About Us

Transplant Center History

Through our dedicated efforts in education, research and clinical medicine, Nebraska Medicine has become world-renowned for transplantation care. Since the program’s inception over 7,745 organs have been transplanted.

  • Founded in 1970, Nebraska Medicine's kidney transplant program performed the first kidney transplant in Nebraska. Also that year we performed our first living kidney donor transplant. Today, the kidney program is one of the most active programs in the Midwest.
  • In 1985, the program became one of the first in country to perform both adult and pediatric liver transplants.
  • Our kidney-pancreas transplant program was one of the first of its kind when it stated in 1989. Since then the program has earned Medicare designation and consistently ranks among the top five centers performing these transplant procedures for adults.
  • In 1990, the intestinal transplant program was developed and among the first to begin performing combined liver and intestinal transplants.
  • In 1991, Nebraska Medicine began its pancreas alone program.
  • In 1992, the liver program completed its first living liver donor transplants.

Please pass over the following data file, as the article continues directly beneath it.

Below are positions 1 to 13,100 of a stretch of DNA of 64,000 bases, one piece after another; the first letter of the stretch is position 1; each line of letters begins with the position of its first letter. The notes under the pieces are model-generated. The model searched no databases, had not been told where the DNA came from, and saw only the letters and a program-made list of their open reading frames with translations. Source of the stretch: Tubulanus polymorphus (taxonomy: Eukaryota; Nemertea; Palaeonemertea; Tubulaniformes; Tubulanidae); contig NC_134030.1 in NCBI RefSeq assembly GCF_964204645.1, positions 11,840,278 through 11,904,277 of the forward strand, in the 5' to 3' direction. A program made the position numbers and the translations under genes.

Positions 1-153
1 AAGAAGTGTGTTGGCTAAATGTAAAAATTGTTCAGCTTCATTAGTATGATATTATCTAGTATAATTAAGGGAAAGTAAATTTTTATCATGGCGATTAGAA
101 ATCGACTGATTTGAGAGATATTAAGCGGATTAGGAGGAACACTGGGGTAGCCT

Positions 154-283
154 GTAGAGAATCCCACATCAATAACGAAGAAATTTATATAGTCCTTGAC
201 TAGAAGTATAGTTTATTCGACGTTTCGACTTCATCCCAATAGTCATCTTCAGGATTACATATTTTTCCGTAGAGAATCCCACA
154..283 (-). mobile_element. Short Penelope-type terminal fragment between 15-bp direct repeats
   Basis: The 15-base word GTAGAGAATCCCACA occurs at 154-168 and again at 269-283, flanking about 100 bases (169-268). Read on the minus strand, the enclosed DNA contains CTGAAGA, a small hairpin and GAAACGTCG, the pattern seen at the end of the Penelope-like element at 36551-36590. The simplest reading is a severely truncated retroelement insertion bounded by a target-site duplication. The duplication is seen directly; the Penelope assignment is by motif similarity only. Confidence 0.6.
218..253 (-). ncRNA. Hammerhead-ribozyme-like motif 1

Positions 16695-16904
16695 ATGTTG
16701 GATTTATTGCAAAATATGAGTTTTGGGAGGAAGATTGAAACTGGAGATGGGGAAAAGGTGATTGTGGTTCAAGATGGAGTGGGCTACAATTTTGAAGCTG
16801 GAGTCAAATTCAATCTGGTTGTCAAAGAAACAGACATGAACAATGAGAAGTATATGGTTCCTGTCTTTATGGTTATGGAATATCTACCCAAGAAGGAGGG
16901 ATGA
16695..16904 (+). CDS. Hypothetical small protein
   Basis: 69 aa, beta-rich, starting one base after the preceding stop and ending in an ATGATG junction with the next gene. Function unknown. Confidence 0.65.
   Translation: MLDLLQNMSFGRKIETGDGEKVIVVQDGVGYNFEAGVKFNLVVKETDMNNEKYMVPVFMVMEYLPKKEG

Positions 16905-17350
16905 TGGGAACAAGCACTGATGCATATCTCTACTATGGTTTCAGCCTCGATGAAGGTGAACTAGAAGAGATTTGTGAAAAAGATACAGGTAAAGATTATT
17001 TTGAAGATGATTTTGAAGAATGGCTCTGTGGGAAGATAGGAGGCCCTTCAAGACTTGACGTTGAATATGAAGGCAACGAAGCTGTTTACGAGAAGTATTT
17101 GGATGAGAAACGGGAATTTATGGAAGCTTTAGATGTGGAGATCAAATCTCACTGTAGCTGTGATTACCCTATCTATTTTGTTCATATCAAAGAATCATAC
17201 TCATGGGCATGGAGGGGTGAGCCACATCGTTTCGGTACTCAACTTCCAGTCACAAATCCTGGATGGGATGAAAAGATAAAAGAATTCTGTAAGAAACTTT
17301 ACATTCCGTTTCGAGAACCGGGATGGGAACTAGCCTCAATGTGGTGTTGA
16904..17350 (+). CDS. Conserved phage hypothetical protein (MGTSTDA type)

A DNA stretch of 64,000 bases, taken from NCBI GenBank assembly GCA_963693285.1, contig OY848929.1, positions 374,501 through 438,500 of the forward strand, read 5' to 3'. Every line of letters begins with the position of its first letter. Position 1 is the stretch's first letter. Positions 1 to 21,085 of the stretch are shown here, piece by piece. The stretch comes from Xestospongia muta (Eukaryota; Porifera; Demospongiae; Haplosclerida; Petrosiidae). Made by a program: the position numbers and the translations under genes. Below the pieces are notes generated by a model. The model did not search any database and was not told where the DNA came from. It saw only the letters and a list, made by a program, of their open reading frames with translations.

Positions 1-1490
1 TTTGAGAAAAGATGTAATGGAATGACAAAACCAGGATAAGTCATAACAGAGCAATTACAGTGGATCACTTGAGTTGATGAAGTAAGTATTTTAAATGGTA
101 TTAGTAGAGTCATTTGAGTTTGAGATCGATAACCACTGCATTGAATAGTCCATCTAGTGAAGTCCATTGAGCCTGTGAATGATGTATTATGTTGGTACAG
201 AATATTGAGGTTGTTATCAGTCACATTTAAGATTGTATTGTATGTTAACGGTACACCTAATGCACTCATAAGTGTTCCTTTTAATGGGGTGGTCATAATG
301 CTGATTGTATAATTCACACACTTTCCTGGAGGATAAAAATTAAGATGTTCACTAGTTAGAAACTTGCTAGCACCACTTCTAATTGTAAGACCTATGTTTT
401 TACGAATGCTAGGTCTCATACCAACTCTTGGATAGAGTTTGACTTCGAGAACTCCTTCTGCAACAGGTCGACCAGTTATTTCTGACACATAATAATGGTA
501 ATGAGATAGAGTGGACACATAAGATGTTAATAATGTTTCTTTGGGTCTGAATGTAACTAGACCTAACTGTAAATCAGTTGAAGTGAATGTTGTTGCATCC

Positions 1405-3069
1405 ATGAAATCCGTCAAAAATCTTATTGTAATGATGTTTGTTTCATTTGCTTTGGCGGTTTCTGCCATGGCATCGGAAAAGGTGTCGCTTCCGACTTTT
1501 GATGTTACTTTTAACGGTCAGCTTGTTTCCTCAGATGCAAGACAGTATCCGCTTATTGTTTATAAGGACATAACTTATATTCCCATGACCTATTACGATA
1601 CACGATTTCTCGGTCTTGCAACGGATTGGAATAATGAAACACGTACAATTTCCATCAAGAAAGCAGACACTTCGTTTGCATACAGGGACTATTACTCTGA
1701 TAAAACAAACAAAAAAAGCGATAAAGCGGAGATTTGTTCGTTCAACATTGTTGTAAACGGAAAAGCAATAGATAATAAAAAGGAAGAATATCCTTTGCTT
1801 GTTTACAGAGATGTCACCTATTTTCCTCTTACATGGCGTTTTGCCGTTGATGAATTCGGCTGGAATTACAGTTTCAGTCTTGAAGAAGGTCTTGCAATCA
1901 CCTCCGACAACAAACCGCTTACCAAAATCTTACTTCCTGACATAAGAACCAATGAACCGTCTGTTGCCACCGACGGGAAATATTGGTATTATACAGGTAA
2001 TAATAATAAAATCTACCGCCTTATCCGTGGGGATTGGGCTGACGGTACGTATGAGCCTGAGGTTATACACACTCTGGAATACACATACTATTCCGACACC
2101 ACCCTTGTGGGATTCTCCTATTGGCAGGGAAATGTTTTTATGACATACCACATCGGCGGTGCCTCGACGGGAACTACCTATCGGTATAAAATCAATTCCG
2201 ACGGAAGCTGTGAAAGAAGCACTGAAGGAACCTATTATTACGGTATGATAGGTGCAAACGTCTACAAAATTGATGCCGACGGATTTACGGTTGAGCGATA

• In 1993, the program became one of the first to perform isolated intestinal transplants.
  • In 1994 and over the course of 6 years completed 29 heart transplants. The heart transplant program discontinued in 1999.
  • In 1995 and over the course of 4 years completed 21 lung transplants. The lung transplant program discontinued in the fall of 1998.
  • In 1999, the Lied Transplant Center was opened. A partnership between the University of Nebraska Medical Center (UNMC) and Nebraska Medicine, it provides UNMC researchers and multi-disciplinary healthcare professional’s greater opportunities for interaction and collaboration. This unique environment allows our clinicians and researchers to develop innovative practice models in transplantation that are often essential to provide optimal care.
  • In 2004, the program had its first LVAD procedure and continues to rank in the top three programs nationally.
  • In 2005, the heart transplant program was restarted and remains a leader within the field.
  • In 2007, the intestinal transplant program performed more intestinal transplants than any other program in the country. Today, the intestinal failure program is one of the busiest and well-known in the United States.
  • In 2010, the program performed its first heart-kidney transplant.
  • In 2012, the program performed its first heart-liver transplant.
  • In 2013, a formalized islet-auto transplant clinic was formed specializing in pancreatobiliary disorders. In the same year, the first total pancreatectomy with islet-auto transplant was performed. Currently, the clinic remains the only one of its kind in the region to offer expert care in one location.
  • 2015 will mark the re-emergence of the once successful lung transplant program.
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